January 7, 2020 // 12:19 PM
Tips to Downsizing
Written by Juanita Fox
One of the difficulties you're bound to encounter as you make the transition to an active retirement lifestyle is whether or not you should downsize beforehand. That's why, at Garden Spot Village, we actively strive to help future residents with tips and tricks on downsizing, including offering seminars on this subject.
Should I Downsize Before Retirement?
Larry Hess, owner of A Life Transition Service, says, “When you have lived in the same home for 30, 40, or even 50 years, it can be very overwhelming and stressful for you and your family. At Life Transition Service, our job is to help you determine what to keep, what has value, how to sell it and what items are best donated or recycled.”
Larry and his co-owners, Dennis Martin and Kevin Weachter, work with families and individuals to downsize, organize and move to a new residence. When people take the leap and give this process a chance, most find huge benefits of downsizing in retirement.
Larry, Dennis and Kevin help retirees streamline their downsizing efforts, providing in-home visits to address your specific needs. All three are realtors and can help with the sale of your home and personal belongings. Another team member, John Stauffer, is a licensed auctioneer. The company’s downsize and move manager can help you sort through what you want to move or sell and help facilitate the logistics of your move.
For people considering a move, Larry offers the following tips for downsizing possessions and making a successful transition into retirement.
Start Downsizing Your Home for Retirement Early
People often will say, “Why did I wait so long to do this? I should have moved sooner. It wasn’t nearly as hard as I thought it would be.” In fact, most find that downsizing in retirement comes with added benefits:
Helps you get organized
Makes it easier to relocate
Eliminates the stress of having a lot of stuff
Less cleaning means more time for yourself
Begin to Assess What You Can and Can't Live Without
It’s natural to want to keep belongings, but we commonly hear, “Why did I bring so much stuff? I really don’t need this.” As you go through your possessions, divide everything you own into five main downsizing categories:
Give away to family or friends
Plan, Plan, Plan
Having a clear plan of action greatly reduces the overall stress of the process. A downsizing home checklist can serve as an invaluable tool to help you keep track of what you're keeping and what's heading out the door.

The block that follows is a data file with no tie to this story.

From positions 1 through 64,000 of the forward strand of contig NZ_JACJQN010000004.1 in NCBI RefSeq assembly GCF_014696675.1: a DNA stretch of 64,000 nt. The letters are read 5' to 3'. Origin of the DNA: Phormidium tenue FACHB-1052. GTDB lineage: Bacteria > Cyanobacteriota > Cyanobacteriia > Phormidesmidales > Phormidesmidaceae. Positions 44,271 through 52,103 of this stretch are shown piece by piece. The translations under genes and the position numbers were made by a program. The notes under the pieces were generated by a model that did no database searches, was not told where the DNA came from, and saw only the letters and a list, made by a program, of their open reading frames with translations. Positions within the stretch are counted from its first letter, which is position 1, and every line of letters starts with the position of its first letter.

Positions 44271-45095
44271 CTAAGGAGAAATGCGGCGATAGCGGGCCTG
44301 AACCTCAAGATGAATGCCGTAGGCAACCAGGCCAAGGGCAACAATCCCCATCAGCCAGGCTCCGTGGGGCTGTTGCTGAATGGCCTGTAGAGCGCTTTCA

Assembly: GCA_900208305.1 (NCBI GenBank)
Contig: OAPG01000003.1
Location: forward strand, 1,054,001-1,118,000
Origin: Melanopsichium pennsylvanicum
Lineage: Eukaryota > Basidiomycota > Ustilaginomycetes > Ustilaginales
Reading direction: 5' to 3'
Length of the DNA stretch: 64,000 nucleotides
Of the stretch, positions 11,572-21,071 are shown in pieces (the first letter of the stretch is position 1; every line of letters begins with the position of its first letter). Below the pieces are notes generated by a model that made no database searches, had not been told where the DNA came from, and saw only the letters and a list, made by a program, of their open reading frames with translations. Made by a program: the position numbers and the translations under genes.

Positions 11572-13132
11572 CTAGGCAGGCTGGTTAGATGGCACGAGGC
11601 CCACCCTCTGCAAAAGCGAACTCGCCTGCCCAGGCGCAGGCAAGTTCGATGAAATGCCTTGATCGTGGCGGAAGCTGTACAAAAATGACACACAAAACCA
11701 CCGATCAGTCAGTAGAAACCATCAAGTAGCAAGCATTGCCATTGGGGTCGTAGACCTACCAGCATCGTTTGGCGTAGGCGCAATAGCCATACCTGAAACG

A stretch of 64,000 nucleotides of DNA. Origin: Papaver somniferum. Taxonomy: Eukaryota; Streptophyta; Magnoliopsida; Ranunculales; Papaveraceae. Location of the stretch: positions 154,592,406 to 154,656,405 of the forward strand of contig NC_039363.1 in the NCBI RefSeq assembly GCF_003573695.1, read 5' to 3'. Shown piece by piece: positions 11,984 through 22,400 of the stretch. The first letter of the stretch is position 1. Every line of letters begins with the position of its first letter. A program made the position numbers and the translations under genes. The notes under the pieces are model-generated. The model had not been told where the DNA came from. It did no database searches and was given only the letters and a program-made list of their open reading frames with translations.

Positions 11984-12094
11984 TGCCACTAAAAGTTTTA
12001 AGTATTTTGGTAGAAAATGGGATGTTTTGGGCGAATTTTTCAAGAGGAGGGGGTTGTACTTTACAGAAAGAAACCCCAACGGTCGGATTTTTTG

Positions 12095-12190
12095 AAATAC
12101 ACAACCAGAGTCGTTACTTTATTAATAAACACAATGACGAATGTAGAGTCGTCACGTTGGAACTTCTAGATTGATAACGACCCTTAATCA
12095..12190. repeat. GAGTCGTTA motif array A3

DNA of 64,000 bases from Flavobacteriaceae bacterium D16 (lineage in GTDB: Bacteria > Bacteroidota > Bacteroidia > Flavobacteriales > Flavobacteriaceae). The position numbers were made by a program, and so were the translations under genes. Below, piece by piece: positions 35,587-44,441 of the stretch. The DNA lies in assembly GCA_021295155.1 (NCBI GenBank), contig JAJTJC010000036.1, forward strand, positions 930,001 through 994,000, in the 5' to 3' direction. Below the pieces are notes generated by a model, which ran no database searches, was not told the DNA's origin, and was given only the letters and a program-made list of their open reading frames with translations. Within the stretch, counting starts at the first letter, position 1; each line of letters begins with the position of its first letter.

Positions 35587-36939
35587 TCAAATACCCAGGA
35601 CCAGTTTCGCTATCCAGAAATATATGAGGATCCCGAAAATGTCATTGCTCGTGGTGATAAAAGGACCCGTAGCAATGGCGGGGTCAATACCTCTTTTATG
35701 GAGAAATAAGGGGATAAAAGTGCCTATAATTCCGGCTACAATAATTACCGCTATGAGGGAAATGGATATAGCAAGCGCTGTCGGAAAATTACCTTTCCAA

It will be much more difficult to have control and be involved in your downsizing process if you wait until a health issue arrives. So, take initiative, and proactively prepare for downsizing to a smaller, more manageable abode.
You may be set on staying in your home, but it’s important to remember the burden that will be placed on your family if something happens to you before you are ready to move. So, don't be afraid to embrace change with open arms, knowing you're doing your loved ones a huge favor in the long run.
It’s easy to feel overwhelmed about change. Begin to focus on the positive outcomes from the transition. Remember the freedom you will experience by not worrying about maintaining your home and all your excess belongings.
Before starting to downsize, consider how much time and help you have to work at the process. Don't feel like you have to tackle your downsizing endeavors in one weekend. Instead, spread it over several weeks or longer if need be.
Of the main downsizing categories—keep, sell, donate, trash and give to family/friends—you will need to start making some calls to find out how to disperse your possessions. If you plan to sell items, begin to research Auctions, Consignment, eBay, Craigslist, etc., and find out the costs and time associated. If you decide to donate items, find out what Goodwill, Re-Uzit and similar organizations will and will not take and locations to deliver.
When you are ready to make a transition, Larry says, “Please give us a call. We are always happy to schedule a free in-home visit to address specific needs. We can help as much or as little as you need.”